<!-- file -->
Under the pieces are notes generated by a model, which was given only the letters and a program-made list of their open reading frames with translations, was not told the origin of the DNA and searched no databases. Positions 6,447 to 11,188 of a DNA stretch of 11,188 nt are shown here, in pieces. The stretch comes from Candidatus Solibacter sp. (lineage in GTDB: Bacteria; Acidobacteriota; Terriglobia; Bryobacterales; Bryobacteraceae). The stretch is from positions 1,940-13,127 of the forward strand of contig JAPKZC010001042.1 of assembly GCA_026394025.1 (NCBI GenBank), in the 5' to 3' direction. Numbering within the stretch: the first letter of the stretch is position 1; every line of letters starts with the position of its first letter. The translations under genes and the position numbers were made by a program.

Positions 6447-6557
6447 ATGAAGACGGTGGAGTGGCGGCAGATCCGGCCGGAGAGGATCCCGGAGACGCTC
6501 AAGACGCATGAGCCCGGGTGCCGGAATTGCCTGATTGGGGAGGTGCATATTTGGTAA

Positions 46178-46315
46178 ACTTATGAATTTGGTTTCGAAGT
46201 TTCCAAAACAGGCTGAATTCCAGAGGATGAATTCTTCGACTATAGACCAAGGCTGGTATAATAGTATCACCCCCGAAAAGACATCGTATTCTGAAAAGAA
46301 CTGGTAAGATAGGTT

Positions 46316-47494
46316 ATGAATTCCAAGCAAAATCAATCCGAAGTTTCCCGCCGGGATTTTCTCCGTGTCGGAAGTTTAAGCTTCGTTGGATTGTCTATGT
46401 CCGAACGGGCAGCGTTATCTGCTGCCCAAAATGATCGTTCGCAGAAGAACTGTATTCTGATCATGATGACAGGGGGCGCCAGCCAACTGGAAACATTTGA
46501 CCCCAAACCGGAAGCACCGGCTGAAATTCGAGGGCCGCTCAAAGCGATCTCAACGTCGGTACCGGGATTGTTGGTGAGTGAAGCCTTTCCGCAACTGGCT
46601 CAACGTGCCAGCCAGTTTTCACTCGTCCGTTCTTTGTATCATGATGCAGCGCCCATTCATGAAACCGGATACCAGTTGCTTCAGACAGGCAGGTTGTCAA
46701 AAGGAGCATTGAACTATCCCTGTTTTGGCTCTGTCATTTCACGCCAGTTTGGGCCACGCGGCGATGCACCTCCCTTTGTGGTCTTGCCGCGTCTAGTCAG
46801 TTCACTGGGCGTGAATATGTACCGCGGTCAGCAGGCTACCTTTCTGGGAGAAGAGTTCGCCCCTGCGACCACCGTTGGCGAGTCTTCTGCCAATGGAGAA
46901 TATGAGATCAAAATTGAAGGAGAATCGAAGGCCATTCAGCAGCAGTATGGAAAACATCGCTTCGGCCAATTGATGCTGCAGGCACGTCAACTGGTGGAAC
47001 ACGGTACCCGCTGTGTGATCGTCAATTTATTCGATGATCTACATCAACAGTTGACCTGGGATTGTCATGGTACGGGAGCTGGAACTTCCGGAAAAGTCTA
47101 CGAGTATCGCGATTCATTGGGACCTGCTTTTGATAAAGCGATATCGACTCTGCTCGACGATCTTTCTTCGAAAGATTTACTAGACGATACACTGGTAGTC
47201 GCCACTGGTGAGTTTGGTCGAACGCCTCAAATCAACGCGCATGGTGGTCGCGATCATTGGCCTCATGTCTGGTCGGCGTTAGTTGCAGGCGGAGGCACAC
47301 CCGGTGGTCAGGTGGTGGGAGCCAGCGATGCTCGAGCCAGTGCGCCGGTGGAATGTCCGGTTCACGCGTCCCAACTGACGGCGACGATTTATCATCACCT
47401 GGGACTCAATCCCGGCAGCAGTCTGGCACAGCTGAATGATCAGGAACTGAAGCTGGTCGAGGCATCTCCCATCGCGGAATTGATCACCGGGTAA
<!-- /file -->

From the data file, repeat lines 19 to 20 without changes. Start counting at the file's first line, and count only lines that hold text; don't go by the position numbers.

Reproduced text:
47201 GCCACTGGTGAGTTTGGTCGAACGCCTCAAATCAACGCGCATGGTGGTCGCGATCATTGGCCTCATGTCTGGTCGGCGTTAGTTGCAGGCGGAGGCACAC
47301 CCGGTGGTCAGGTGGTGGGAGCCAGCGATGCTCGAGCCAGTGCGCCGGTGGAATGTCCGGTTCACGCGTCCCAACTGACGGCGACGATTTATCATCACCT